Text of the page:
immediate issues, such as organizational efficiency, productivity,
customer services, and measuring performance. As a result, those
who advocate structural, functional, empirical, and rational
approaches have adopted a positivistic epistemology in pursuing
knowledge, establishing a causal connection between the desired
ends and the means of achieving those ends. But theory or approach
requires more than objective and positivistic means to deliver ade-
quate results. When the demand for an immediate result and the
practical concerns of organization are put to one side, good ideas
may arise. Actors in a social situation may begin to open their
minds, exploring possibilities, rather than focusing their thought,
dialogue, and discourse on the intended outcome. This chapter
introduces the social constructionist approach, which can help us to
achieve a better understanding of ourselves and to design alterna-
tives on the basis of this understanding. When people engage in
social interaction and discourse, a practical solution may not emerge
immediately, but the actors involved in the process are likely to come
away with a better understanding of the problems and issues with
which they are confronted. I am not stating that the social construc-
tionist approach is not concerned with immediate results or practi-
cal solutions. In fact, as organizational members collectively discuss
the problems at hand, they are more likely to discover a practical
solution than a manager or a small group of experts is. In fact, a
decision based on the shared knowledge of many stakeholders has a
better chance for successful implementation.




In recent years, there has been an inordinate amount of confusion and

tension among scholars in public administration with regard to the
basic presuppositions underlying different theoretical frames. Liberal
theorists, who are concerned with the inadequacies of the current the-
oretical and management orientations, seek alternative ways of under-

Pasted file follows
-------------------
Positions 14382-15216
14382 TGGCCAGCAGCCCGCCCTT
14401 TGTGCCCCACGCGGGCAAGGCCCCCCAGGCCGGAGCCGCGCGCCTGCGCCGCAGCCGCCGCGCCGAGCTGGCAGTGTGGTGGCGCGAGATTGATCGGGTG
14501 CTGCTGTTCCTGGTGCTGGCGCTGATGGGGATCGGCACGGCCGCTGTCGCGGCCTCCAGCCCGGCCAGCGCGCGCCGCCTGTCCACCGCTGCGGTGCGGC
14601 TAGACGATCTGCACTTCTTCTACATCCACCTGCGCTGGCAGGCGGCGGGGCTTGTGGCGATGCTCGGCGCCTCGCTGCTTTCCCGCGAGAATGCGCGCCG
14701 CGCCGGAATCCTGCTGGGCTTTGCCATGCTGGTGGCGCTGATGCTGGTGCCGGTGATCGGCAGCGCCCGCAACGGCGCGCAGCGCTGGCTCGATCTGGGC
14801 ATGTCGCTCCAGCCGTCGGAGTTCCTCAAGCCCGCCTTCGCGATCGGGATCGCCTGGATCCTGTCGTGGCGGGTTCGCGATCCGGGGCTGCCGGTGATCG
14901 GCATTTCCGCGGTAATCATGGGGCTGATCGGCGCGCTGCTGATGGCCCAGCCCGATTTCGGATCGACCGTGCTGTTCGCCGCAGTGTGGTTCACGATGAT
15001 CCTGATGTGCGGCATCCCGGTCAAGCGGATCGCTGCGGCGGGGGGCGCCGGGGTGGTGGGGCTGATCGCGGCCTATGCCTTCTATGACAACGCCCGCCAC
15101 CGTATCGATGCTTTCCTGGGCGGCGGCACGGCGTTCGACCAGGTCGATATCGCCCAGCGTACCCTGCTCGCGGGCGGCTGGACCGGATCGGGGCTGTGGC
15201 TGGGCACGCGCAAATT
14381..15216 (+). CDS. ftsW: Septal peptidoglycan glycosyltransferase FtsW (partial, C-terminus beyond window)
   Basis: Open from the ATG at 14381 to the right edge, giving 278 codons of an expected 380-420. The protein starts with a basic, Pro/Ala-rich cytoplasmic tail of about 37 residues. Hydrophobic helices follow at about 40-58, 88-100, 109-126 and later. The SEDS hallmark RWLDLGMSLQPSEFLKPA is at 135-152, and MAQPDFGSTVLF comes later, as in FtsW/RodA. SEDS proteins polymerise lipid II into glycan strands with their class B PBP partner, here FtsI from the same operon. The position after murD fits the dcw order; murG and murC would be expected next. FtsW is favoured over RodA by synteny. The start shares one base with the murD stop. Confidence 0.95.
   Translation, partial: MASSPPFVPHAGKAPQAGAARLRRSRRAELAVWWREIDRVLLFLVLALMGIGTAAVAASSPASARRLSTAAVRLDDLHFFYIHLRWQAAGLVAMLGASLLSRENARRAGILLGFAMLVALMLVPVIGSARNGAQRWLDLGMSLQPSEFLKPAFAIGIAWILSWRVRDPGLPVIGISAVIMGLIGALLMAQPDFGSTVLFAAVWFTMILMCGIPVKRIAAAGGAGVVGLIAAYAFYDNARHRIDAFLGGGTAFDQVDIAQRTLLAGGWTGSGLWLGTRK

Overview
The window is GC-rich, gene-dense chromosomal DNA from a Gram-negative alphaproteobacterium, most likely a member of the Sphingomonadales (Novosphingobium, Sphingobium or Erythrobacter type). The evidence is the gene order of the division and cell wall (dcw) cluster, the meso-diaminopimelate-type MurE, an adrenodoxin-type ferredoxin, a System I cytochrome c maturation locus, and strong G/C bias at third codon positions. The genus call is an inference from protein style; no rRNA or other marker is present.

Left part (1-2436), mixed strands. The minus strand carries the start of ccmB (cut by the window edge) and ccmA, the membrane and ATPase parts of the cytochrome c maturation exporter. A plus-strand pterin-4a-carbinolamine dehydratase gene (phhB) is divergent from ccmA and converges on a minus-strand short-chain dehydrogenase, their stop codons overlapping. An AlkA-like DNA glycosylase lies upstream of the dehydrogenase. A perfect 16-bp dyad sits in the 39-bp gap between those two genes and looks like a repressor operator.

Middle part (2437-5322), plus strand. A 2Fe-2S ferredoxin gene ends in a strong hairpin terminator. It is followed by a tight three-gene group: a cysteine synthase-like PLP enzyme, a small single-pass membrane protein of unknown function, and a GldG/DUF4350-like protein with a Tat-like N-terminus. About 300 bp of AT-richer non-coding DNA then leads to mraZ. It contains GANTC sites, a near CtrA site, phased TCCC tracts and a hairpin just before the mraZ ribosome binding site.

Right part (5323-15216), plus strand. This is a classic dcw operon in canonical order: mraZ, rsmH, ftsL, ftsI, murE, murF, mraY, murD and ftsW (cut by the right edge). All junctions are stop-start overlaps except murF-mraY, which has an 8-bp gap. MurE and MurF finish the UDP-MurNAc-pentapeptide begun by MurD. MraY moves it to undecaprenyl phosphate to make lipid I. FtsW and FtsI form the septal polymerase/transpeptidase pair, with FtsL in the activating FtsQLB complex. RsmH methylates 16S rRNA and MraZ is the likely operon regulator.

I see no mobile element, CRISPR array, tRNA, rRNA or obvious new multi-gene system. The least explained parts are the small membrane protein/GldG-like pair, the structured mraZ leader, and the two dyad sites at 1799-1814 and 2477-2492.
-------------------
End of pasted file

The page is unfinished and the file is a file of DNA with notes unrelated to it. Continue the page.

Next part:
standing the complex dimensions of public administration.
Mainstream theorists, however, feel comfortable with the theoretical
and management orientation, which is largely built on the epistemo-
logical perspectives of functionalism, institutionalism, systems theory,
rational decision-making, public choice, pluralistic incrementalism,
and contingency-management theories. The functionalist and posi-
tivistic approach was popular throughout the twentieth century; this
was, perhaps, due to the powerful influence of bureaucratic institutions
and their demands on people.
In terms of the scope and methods adopted by public administra-
tion academics and practitioners, the institutional, rational, or func-
tionalist approach is the most dominant perspective. Positivistic and
management-oriented thinking are particularly conspicuous in public
administration research and writing. This orientation is inseparable
from the tradition of strengthening the role of the administrative state
within the constitutional frame, in that the responsibility of the state is
to implement rules and regulations for assuring administrative effi-
ciency, performance, and rationality in an intergovernmental context.
The positivistic and functionalist approach has been prevalent in
the philosophy of public administration ever since the publication of
Woodrow Wilson’s article entitled “The Study of Administration”
(1887). It proceeds from the assumption that administrative efficien-
cy and productivity can be achieved through the application of the sci-
entific method and a set of management principles, such as account-
ing and budget control, planning, systems analysis, the efficient allo-
cation of organizational resources, and recently, performance mea-
surement and result-oriented management. The functionalists put
their emphasis on the institutional, structural, and functional coordi-
nation among administrative units and also on the adaptation of the
organization to its environment. The decision-making process is car-
The Social Constructionist Approach 45

ried out within hierarchical relationships. The positivistic and func-

tionalist way of studying administration also assumes that because
people are by nature rational and self-interested, also human motiva-
tions and behaviors are predictable and can be empirically explained
by testing a set of hypotheses and variable relationships. It also
assumes that external forces determine social reality and that rational
explanations can be given. All we need to do is to uncover and mea-
sure the truth by determining the causal relationships that exist in
objective reality. Change is seen as a linear process moving from gen-
eral to specific or from theory to action and using a set of principles
to induce and guide human action.
Positivism and functionalism emphasize that the characteristics of
objective reality (e.g., objectified elements in an administrative culture)
are taken for granted and are developed throughout the organization’s
history, possibly long before an individual member becomes part of it.
The underlying assumption is that administrative culture is historical-
ly constituted for the individual. In the “culture-as-constituted” theory
(Sahlins, 1982, pp. 35–44), administration has the following character-
istics: hierarchical relationships; a collective consciousness of organiza-
tional members oriented toward goal accomplishment; symbolic
process in functional coordination; organizational language, rituals,